Supreme Court Rule 250
Part III, section B of SCR 250 states, in relevant part:
After close of the evidence, the court shall confer with the prosecuting attorney and defense counsel. The conference shall be reported.
The following matters shall be concluded during the conference after close of the evidence:
1. Proposed written instructions shall be presented to the court for rulings. The defendant need not be present when the instructions are settled.
2. The court shall make a final ruling on any issue properly raised as to which a tentative ruling or no ruling was made during presentation of the evidence.
Toward the end of both the guilt and penalty phases of the trial, counsel for both the prosecution and defense met with the district court judge in chambers to discuss jury instructions. After each meeting, when the proceedings were back on the record, the court asked Witter's counsel if he had any objections. Witter's counsel objected to the procedure used by the court, arguing that under SCR 250 the entire discussion should have been on the record. The court found the procedure to be proper. Witter now argues that he was deprived of a fair trial.
We conclude that the procedures followed by the district court were sufficient to guarantee that any legitimate objections Witter may have had about the jury instructions were considered by the district court and were preserved in the record. Accordingly, we conclude that the procedures used by the district court satisfy the provisions of SCR 250.
Motion for continuance
On June 28, 1995, the jury returned a verdict of guilty on all counts, and the district court scheduled the penalty hearing to begin on July 10, 1995, with discovery to occur on July 6, 1995. In the course of the penalty hearing, the State introduced evidence of Witter's gang affiliation, and evidence that a shank (knife) was found in his jail cell while he was awaiting trial. At the penalty hearing, Witter made a motion for continuance, arguing that he planned to have an expert testify about gang violence and that he needed more time to secure such an expert. The district court concluded that Witter had adequate time to prepare for the penalty hearing and, accordingly, denied Witter's motion. Witter now argues that the district court abused its discretion for the following reasons: (1) a shank was found in Witter's jail cell on August 5, 1994, yet the State did not inform him of its intention to use the evidence at the penalty hearing until July 5, 1995; (2) he only had four days from the date of discovery until the date of the penalty hearing in which to secure expert testimony regarding gang violence; and (3) the district court unfairly denied his motion to continue the penalty phase because he was unable to secure expert witness testimony during the guilt phase.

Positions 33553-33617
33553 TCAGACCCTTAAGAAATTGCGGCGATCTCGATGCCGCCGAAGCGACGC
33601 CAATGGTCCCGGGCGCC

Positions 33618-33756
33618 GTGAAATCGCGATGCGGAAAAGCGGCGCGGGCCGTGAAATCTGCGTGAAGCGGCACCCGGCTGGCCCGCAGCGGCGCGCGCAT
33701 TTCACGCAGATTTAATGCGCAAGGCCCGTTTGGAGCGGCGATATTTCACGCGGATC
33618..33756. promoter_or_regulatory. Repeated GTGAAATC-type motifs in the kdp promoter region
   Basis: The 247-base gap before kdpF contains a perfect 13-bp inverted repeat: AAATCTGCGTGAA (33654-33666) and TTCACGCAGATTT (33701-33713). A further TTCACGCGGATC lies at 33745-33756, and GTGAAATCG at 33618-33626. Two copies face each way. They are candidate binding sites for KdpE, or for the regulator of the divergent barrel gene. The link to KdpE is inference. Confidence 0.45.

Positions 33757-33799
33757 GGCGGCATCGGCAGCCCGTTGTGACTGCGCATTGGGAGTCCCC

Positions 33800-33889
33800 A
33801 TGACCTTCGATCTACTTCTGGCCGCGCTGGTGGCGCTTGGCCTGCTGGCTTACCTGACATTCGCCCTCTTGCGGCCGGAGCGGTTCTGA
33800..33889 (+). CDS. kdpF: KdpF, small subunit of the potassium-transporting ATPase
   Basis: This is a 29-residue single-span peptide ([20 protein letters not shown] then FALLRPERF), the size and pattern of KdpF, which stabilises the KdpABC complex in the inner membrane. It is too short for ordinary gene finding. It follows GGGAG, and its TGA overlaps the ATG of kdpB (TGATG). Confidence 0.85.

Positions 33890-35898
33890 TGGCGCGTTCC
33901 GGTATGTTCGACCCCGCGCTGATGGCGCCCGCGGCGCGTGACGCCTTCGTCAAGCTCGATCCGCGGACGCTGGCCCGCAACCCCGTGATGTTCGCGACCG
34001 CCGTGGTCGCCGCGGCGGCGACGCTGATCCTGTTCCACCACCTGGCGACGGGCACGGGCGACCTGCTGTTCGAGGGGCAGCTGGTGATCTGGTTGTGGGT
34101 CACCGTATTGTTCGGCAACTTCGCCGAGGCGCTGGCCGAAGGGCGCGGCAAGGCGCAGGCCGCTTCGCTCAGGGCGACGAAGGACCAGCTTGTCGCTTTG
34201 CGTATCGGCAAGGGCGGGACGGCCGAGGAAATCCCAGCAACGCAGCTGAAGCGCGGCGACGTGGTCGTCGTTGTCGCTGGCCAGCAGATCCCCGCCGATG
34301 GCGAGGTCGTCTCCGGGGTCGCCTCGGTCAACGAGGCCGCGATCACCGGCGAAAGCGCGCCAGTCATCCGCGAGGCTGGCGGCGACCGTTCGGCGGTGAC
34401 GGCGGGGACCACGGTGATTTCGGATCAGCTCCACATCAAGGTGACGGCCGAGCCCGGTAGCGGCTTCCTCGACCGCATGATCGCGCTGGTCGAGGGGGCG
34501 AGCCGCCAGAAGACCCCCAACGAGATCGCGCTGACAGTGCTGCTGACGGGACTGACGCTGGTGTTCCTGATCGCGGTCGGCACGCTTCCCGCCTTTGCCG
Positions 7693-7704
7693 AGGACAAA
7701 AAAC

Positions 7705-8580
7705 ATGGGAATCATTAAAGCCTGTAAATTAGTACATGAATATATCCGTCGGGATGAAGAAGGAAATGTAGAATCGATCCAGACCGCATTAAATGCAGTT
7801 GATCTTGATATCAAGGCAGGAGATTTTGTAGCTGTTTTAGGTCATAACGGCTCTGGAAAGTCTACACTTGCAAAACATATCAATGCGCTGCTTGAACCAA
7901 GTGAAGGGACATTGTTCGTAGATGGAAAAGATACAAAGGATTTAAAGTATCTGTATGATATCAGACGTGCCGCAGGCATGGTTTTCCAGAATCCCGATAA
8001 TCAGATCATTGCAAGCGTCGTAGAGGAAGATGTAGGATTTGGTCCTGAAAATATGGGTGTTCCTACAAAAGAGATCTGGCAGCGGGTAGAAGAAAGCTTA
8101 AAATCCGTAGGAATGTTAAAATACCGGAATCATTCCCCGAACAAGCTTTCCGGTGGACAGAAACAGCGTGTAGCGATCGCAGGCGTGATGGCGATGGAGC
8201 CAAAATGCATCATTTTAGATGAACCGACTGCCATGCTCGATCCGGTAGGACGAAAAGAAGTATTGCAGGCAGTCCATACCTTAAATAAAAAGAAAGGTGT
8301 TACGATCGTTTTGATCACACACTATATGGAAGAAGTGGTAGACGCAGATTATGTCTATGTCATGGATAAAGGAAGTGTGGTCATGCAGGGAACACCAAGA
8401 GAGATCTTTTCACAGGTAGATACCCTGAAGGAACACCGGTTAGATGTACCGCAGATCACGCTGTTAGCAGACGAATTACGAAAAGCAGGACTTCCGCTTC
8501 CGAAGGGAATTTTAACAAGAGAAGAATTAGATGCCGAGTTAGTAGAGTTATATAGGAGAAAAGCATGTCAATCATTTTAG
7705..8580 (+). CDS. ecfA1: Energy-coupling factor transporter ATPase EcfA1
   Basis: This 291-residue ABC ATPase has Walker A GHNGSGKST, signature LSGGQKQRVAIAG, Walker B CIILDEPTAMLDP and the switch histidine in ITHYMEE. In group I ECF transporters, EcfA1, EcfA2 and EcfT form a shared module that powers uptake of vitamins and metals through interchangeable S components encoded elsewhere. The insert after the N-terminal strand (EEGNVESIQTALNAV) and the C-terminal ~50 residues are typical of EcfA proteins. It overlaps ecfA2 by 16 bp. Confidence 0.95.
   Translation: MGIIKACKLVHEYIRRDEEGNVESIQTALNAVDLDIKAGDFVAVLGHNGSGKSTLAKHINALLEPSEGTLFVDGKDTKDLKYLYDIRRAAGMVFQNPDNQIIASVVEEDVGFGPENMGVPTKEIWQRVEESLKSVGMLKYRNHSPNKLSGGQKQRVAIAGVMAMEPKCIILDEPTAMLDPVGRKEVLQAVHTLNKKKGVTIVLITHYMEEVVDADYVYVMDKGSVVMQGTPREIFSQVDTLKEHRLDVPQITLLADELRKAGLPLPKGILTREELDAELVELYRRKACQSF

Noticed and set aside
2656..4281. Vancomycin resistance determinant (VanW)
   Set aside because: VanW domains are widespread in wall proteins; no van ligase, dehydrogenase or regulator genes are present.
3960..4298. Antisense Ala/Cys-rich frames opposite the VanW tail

The granting of a motion to continue is within the sound discretion of the trial court. Doleman v. State, 107 Nev. 409, 812 P.2d 1287 (1991). In Rogers v. State, 101 Nev. 457, 705 P.2d 664 (1985), cert. denied, 476 U.S. 1130 (1986), we held that one week's notice of the prosecution's intent to present evidence of prior convictions involving violence was sufficient. In that case, we concluded that the defendant was not prejudiced because he had actual knowledge of the aggravating circumstance and had sufficient time to prepare a challenge. See also Browning v. State, 104 Nev. 269, 757 P.2d 351 (1988) (six-day notice of the State's intent to use an aggravating circumstance found to be sufficient).
In the present case, on June 20, 1995, almost a full year before the penalty hearing, the State notified Witter's counsel that it was investigating an alleged discipline problem (possession of a shank) involving Witter. In addition, Witter's body displays a number of tatoos that are consistent with those worn by members of street gangs in San Jose, California, Witter's hometown. From these facts, we conclude that Witter's counsel had, or should have had, actual notice of Witter's possession of a shank while incarcerated, and his involvement with street gangs. We also conclude that even if Witter were able to secure expert testimony regarding gang violence in prisons, such testimony would have done little to mitigate his involvement. We therefore conclude that Witter was not prejudiced by the district court's decision to allow only four days between discovery and the penalty hearing. Accordingly, we conclude that the district court did not abuse its discretion when it refused to grant Witter's motion for continuance.
Penalty phase evidence
Witter argues that the district court erred in admitting evidence of his possession of a shank, since his possession was an unadjudicated offense and he was not allowed representation at the disciplinary hearing which he contends was a violation of the Sixth Amendment to the United States Constitution.